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nocturnal oblivion
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Discussion Starter · #1 ·
I seem to have accumulated a handful of unopened rubber cement tubes and the bits of sandpaper. I'm tired of buying patch KITS!!!:arf: :arf: :arf: -Hadn't seen that one yet :) Anyone know where to get just patches?

They're probably a fraction of the kit cost, you'd think a box of 50 assorted patches could be purchased for cheap. Come to think of it what do bike shops do?
 

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nocturnal oblivion
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Discussion Starter · #2 ·
All right, so for those interested I did finally find some. A box of 100 Rema patches is $15, a box of 100 Sunlite patches under $6.
Both on Amazon, the Sunlites are sold through Niagara Cycle works.
 

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stumblemumble said:
I seem to have accumulated a handful of unopened rubber cement tubes and the bits of sandpaper. I'm tired of buying patch KITS!!!:arf: :arf: :arf: -Hadn't seen that one yet :) Anyone know where to get just patches?

They're probably a fraction of the kit cost, you'd think a box of 50 assorted patches could be purchased for cheap. Come to think of it what do bike shops do?
Did you try your local bike shop? They always have patches to sell, cheaply.
 

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nocturnal oblivion
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Discussion Starter · #10 ·
stalker said:
Why not just cut up an old tube?
I had a buddy who did this and swore by it. The thing is (from my understanding) that the "tube patches" must be etched with the sandpaper just as you etch the tube itself. This is to remove the stuff used to prevent sticking in the mold.
Also I hear that the butyl tubes don't actually react as much to the vulcanizing goo as the real patches do.
Anybody with hard evidence, ie: "I've done it for years and..." I'd be very interested to hear your technique.
 

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stumblemumble said:
I had a buddy who did this and swore by it. The thing is (from my understanding) that the "tube patches" must be etched with the sandpaper just as you etch the tube itself. This is to remove the stuff used to prevent sticking in the mold.
Also I hear that the butyl tubes don't actually react as much to the vulcanizing goo as the real patches do.
Anybody with hard evidence, ie: "I've done it for years and..." I'd be very interested to hear your technique.
Back where I come from (India), cycles are THE most common form of transport for the economically weaker.
Cycle mechanics can be found by the dozen on roadsides, and unless you walk into a swanky showroom selling fancy bikes, you'll find them using just old cut up tubes, sandpaper and vulcanizing goo.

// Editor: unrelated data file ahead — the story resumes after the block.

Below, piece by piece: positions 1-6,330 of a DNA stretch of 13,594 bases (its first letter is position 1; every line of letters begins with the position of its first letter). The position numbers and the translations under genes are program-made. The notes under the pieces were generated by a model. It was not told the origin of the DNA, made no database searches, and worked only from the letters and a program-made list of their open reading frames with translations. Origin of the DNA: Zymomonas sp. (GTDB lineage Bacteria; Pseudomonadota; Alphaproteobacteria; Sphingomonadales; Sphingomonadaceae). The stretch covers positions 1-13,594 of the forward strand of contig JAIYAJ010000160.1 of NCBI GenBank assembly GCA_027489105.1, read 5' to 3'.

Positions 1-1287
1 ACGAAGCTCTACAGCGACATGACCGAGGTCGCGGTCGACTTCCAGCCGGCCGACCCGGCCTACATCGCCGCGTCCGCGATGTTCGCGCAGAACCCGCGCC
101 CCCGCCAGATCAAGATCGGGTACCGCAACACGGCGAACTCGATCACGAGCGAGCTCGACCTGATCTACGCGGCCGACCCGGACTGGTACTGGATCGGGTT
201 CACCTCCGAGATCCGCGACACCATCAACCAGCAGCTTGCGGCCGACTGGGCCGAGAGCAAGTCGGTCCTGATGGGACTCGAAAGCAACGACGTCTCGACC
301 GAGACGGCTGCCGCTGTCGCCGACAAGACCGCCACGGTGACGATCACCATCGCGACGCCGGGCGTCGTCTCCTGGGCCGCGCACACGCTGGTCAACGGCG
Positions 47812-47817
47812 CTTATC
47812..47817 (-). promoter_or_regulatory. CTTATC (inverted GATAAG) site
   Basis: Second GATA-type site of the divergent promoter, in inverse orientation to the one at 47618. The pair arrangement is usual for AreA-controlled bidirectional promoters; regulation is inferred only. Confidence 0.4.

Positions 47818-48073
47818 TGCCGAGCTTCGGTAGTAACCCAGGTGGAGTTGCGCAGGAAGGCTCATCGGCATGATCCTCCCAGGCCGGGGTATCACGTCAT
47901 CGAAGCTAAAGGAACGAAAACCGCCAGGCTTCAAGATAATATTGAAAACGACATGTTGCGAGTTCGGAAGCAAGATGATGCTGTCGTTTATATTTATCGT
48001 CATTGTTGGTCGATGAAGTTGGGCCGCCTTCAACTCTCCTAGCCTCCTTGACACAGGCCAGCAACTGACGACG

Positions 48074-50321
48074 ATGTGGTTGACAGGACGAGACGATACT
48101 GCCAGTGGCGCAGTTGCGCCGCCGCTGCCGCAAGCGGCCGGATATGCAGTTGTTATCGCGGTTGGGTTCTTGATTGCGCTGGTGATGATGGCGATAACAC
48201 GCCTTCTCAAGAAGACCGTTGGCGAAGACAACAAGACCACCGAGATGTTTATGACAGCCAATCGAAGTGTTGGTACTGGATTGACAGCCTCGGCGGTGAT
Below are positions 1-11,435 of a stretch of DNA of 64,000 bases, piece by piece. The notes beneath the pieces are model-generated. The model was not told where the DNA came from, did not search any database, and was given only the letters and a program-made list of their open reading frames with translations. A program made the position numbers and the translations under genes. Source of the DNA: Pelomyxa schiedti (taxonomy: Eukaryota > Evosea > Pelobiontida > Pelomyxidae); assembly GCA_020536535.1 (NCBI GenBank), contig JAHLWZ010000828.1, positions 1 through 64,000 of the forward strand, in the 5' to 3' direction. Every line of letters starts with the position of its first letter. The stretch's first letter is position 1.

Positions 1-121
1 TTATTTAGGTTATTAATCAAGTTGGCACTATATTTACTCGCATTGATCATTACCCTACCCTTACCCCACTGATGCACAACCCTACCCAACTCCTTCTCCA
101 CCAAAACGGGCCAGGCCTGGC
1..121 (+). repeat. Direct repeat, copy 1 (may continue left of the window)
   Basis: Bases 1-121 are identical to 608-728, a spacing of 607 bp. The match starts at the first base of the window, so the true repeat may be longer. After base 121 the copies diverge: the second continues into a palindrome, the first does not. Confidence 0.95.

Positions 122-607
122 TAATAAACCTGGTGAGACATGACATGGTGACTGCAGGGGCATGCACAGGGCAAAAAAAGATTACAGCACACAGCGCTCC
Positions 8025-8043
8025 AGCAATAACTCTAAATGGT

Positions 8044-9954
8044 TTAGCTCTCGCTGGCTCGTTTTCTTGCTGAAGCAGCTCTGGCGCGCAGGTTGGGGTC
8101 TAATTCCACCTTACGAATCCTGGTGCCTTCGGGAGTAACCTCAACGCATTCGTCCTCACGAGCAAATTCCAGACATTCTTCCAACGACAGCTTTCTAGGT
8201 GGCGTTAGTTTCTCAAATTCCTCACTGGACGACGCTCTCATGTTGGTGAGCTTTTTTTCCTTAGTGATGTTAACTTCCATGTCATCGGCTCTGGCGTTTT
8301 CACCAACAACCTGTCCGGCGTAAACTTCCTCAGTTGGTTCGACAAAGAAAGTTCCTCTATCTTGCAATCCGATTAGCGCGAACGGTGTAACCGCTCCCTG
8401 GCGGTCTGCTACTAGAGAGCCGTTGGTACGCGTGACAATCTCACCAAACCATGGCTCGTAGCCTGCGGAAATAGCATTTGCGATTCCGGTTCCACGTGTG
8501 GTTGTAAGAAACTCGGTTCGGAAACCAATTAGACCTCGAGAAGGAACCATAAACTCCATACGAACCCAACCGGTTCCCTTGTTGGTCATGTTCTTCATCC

And yes, they do sand both the surfaces, the cut up tube AND the tube with a hole.
 

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no shoes no shirt no dice
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stalker said:
Why not just cut up an old tube?
I'm with Stalker....

Why would anyone buy patches for bicycle tubes?

  1. Buy a new tube
  2. Cut up the old tube into patches (you will have enough patches to likely last a lifetime)
  3. Buy a small tube of contact cement or good quality cyanoacrylate (instant or crazy glue)
  4. Use a small piece of sandpaper to rough up the surfaces

I've used this method and materials and never once had the leak resurface in the exact same place.
 

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stumblemumble said:
I seem to have accumulated a handful of unopened rubber cement tubes and the bits of sandpaper. I'm tired of buying patch KITS!!!:arf: :arf: :arf: -Hadn't seen that one yet :) Anyone know where to get just patches?

They're probably a fraction of the kit cost, you'd think a box of 50 assorted patches could be purchased for cheap. Come to think of it what do bike shops do?
Get them off of ebay
 

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Haha a stalker from India :thumbsup:


Anyways, I've heard that this can be done if you don't have an extra tube or any patches, does anyone know if this works? Say you get a hole in your tube, you can cut or tear the tube completely in half and tie both ends shut firmly *not tie the tube together* but you are left with basically something that looks like you could make a balloon animal out of it, a long straight tube filled with air. I've heard that this works, it will inflate in your tire and you won't even notice the flat spot where the 2 knots are. Of course it was recommended to put a fresh tube in as soon as possible. But does anyone know if that works??
 

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nocturnal oblivion
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Discussion Starter · #19 ·
sasquatch rides a SS said:
Haha a stalker from India :thumbsup:

Anyways, I've heard that this can be done if you don't have an extra tube or any patches, does anyone know if this works? Say you get a hole in your tube, you can cut or tear the tube completely in half and tie both ends shut firmly *not tie the tube together* but you are left with basically something that looks like you could make a balloon animal out of it, a long straight tube filled with air. I've heard that this works, it will inflate in your tire and you won't even notice the flat spot where the 2 knots are. Of course it was recommended to put a fresh tube in as soon as possible. But does anyone know if that works??
I've done it where you cut the tube at the hole and tie the ends together (what you specifically say not to do) and it worked great. I probably could've ridden it setup like that till the next flat and not really noticed anything.
 
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